Naming and interrogating our English only legacy.

Author:Bartolome, Lilia I.

Any man [sic] who comes here must adopt ... the native tongue of our people.... It would be a crime ... to perpetuate differences in language in this country.

These words, written more than a century ago by Theodore Roosevelt, could easily be misperceived as being written today in support of English-only laws and mandates. A recent Washington Post headline reads "Spanish at School Translates to Suspension"--a story about a high school junior in Kansas City who was suspended for a day and a half for responding to a friend's request in the school hallway with "no problema." (1)

States such as California, Arizona, and Massachusetts have ushered in modern-day versions of non-English language prohibition. We refer to these English-only mandates as "modern-day prohibition" because if we examine history, we find that although there have been exceptional moments in time (1960s to the 1980s) when languages other than English have been tolerated in schools and other institutions, the practice of forbidding the use of non-English languages has constituted the more prevalent language practice in the U.S.

What we are experiencing currently across the nation, as in the past, is what Terrence Wiley (1999) refers to as the veiled (and not so veiled) racist "prevailing English-only ideology in the United States [which] not only positions English as the dominant language, but also presumes universal English monolingualism to be a natural and ideal condition.... [This] English monolingual ideology sees language diversity as a problem that is largely a consequence of immigration, and it equates the acquisition of English with assimilation, patriotism, and what it means to be an 'American'" (25-26). In order to comprehend the current xenophobic English-only movement, it is necessary to critically understand this nation's assimilationist and English monolingual legacy not only in terms of its application to past European immigrants but most importantly, for our discussion, in terms of its application to indigenous and nonwhite linguistic minorities.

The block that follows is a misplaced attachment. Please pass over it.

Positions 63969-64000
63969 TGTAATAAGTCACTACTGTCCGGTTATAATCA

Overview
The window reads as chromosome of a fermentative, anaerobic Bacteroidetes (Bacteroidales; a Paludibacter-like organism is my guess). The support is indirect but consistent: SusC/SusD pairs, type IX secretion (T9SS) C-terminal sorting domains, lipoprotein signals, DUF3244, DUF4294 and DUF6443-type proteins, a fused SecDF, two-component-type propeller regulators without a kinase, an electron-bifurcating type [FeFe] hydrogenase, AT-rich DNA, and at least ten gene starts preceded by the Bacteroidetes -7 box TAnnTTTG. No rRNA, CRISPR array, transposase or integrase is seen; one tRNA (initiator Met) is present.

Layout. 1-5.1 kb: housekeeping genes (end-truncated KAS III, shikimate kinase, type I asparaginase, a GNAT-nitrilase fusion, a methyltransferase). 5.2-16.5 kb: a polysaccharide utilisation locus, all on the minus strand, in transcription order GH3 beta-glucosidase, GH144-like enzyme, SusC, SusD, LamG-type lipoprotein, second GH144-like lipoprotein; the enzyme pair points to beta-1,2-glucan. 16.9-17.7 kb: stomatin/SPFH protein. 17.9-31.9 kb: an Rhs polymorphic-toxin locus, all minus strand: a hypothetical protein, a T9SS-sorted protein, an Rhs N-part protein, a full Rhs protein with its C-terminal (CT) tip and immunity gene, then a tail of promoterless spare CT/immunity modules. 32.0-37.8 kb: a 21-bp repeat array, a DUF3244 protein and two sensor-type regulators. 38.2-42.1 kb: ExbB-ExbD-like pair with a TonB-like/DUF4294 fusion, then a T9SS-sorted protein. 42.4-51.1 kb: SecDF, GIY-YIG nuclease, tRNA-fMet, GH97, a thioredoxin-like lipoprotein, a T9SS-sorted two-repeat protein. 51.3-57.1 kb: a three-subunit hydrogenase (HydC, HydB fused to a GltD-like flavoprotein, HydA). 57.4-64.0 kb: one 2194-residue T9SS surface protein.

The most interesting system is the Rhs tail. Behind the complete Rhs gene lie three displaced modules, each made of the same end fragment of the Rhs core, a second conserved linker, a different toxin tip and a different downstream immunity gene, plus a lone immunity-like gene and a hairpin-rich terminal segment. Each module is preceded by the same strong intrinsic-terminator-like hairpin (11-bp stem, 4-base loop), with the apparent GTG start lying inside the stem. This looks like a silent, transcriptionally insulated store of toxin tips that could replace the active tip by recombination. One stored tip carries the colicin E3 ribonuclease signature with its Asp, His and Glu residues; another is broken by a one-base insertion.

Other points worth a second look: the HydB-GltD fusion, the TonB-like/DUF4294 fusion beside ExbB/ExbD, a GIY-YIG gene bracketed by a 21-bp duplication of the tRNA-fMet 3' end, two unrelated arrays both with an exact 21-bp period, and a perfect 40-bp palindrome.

In addition to making this distinction, we contend that it is necessary to take a critical socio-historical perspective in order to begin to do what noted critical pedagogue Paulo Freire (1985) encouraged educators to do when confronted with educational problems or obstacles faced by subordinated student populations. Freire argued that in order to solve an educational problem, it was necessary to first comprehensively and historically understand the problem--that is, to comprehensively "construct" the problem. The next step, after situating the problem historically, is to critically analyze it--to "deconstruct" the issue. The third and final step is to imagine alternative possibilities, to realistically dream about implementing more humane democratic solutions--to "reconstruct" the problem and develop a solution. Our intention in this volume, with the contributions of Berta Berriz, Margaret Adams and Kellie Jones, and Elizabeth Garza, is precisely that--to critically construct the current English-only, native-language prohibition state of affairs so as to deconstruct it and then reconstruct it in order to come up with ways to better intellectually prepare and politically arm linguistic-minority students rather than set them up for academic failure and life on the margins of society.


As expressed in the work of many of the early anti-colonial theorists/revolutionaries, imperialists have always understood the relationship between knowledge and power and its central role in controlling the psyche of people, public opinion, and consequently in maintaining systems of oppression. (2) They recognized how material conditions, politics, and culture are interlaced and how subordination and opposition take place in both the physical and symbolic realms. As such, colonizers and fascists alike immediately go after schools, media, and other public spheres that produce and disseminate knowledge.